Quadralien logo

LOGOTRON was reknowned for little in the gaming field except for Xor, a strategic 2D maze game. Suddenly, after the excellent Star Ray, the company has hit the Amiga scene with a bang. The next release is Quadralien, a sci-fi puzzle game with shooting, back in the Xor tradition.

As well as a reactor heading for meltdown the luckless player has to contend with an invasion of aliens, a rogue computer, and a whole host of fiendish puzzles. The reactor, known as Astra, has three levels comprised of six chambers and the reactor core.

The complex part of this game comes in the form of slave droids which either repel or attract, just like magnets, and supposedly control the plant's day-to-day maintenance. The whole thing is rather confusingly referred to as the Dynamic Magnetics System of Entropy Control, or DyMSEC.

The primary aim is to avoid a meltdown by preventing the core temperature from getting too high, or the operations energy from sinking too low. Plus finding and destroying the Quadralien Mother.

To reduce the plant's temperature you must manoeuvre one of your droids so that it sends water barrels down chutes, or reduce the entropy level which is a measure of the movement of the DyMSEC. Tortuous or what? You control two from an initial selection of six droids as they run around the various mazes, shooting obstructing objects and absorbing others.

Each droid has its own special characteristics, from using a headlight to illuminate a darkened chamber to brute strength when shoving objects out of the way. The correct choice of droid depends on which environment you are confronted with.

What makes the game interesting, or stupefyingly dull depending on your point of view, is the way the various objects on screen interact with each other. So in order to create a certain effect or reach a certain place it is first necessary to work out where everything is going to end up.

There are loads of different types of objects, plenty of options for making the game more playable, such as code words to bypass the lower levels once completed, and a number of ways in which it can be tackled.

David Whittaker's music is pleasant enough, but the crude flip screen scrolling is irritating, and although the graphics are serviceable, Quadralien isn't pushing frontiers back in any department. I found it all a little tiresome.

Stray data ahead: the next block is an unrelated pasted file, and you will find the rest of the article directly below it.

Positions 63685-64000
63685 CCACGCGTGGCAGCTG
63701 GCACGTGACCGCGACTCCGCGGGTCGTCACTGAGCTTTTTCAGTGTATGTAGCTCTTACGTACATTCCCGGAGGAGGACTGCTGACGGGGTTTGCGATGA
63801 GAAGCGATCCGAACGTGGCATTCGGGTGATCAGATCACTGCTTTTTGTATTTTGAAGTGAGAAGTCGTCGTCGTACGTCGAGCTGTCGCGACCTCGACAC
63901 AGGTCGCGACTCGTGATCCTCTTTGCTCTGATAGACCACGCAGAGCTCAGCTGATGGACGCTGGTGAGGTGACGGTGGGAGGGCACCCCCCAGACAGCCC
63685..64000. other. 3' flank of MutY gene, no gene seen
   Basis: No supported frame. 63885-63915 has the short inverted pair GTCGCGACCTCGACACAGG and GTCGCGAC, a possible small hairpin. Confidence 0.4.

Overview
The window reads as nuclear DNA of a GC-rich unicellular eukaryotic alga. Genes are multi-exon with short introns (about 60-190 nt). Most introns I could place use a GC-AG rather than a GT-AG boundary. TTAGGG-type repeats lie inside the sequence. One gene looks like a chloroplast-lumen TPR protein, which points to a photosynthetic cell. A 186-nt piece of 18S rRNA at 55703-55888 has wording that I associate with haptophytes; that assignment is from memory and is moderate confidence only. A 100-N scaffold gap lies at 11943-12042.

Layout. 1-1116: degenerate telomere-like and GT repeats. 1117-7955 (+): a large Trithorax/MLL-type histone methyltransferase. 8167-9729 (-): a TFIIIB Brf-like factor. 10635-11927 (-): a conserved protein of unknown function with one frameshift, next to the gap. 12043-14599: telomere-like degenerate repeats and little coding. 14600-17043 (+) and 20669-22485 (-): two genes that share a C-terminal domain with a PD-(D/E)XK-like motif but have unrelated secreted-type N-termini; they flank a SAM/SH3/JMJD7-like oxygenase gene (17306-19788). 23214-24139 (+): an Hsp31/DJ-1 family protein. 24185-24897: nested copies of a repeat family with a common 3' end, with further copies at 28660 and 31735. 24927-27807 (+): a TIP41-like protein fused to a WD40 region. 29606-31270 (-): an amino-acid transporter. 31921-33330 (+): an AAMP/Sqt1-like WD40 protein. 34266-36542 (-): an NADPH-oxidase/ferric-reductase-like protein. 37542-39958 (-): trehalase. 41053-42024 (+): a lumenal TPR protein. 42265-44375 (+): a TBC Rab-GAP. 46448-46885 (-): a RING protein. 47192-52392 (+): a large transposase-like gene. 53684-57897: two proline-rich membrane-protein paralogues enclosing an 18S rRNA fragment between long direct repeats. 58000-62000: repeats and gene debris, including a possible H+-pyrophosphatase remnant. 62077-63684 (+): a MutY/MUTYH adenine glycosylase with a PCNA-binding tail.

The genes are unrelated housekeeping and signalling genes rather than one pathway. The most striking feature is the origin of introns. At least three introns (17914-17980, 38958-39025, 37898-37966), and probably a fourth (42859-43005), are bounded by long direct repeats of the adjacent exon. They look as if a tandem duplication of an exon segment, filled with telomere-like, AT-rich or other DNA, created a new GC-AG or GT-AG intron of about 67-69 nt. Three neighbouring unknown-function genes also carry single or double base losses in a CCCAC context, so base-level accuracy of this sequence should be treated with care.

Quadralien logo

Price £24.95

Quadralien, Logotron's second release after Star Ray bears a slight similarity to other games in the ageing Gauntlet genre, insofar as it's a multi directional scrolling affair viewed from above. In true corny plot fashion, Quadralien is set in the distant future and takes place on a huge computer controlled energy base in deep space by the name of Astra.

For some unknown reason, the computer that run the base have shut down and subsequently the base is dangerously close to meltdown. Your mission is to stop the reactor from melting down and destroy the mother alien in the central reactor.

Fortunately, you don't have to travel to the base yourself. Instead you're given two droids (from a possible choice of six) to do your bidding by remote control. Each droid has its own specific strengths and weaknesses, and learning exactly what they are is part of the key to success.

As part of the computer malfunction, all the levels of Astra apart from level one have been sealed, and progression to the higher levels is achieved by reaching a certain score, whereupon you are allowed access to the next one.

If you can't be bothered to go about solving the puzzle in the game, you can simply blast everything you see with your lasers until the target score is reached. This however is a time and energy consuming process, so the best way to actually complete the game is to set about actually sorting out the problems on each level in turn.

The puzzles are of a fairly simple nature and require more dexterity than strategic thought, due to the game's arcade overtones. For example temporarily slowing down the bases rapidly rising temperature is done simply by nudging up against a barrel of cooling fluid and pushing it down a chute.

Completing the mission is not just a case of methodically dropping barrels down holes and blowing up doors though. There are Quadralien nasties lurking about which pose problems all of their own, while there are certain parts of the floor that must be avoided, such as the earthing boxes that immediately drain a droid of all its power should it stumble onto one.

Fortunately there are places where hapless droids can take a sort of pit-stop in order to refresh themselves. The information consoles allow you to recharge your batteries, clean any radioactivity from you and gain information on the current level's features.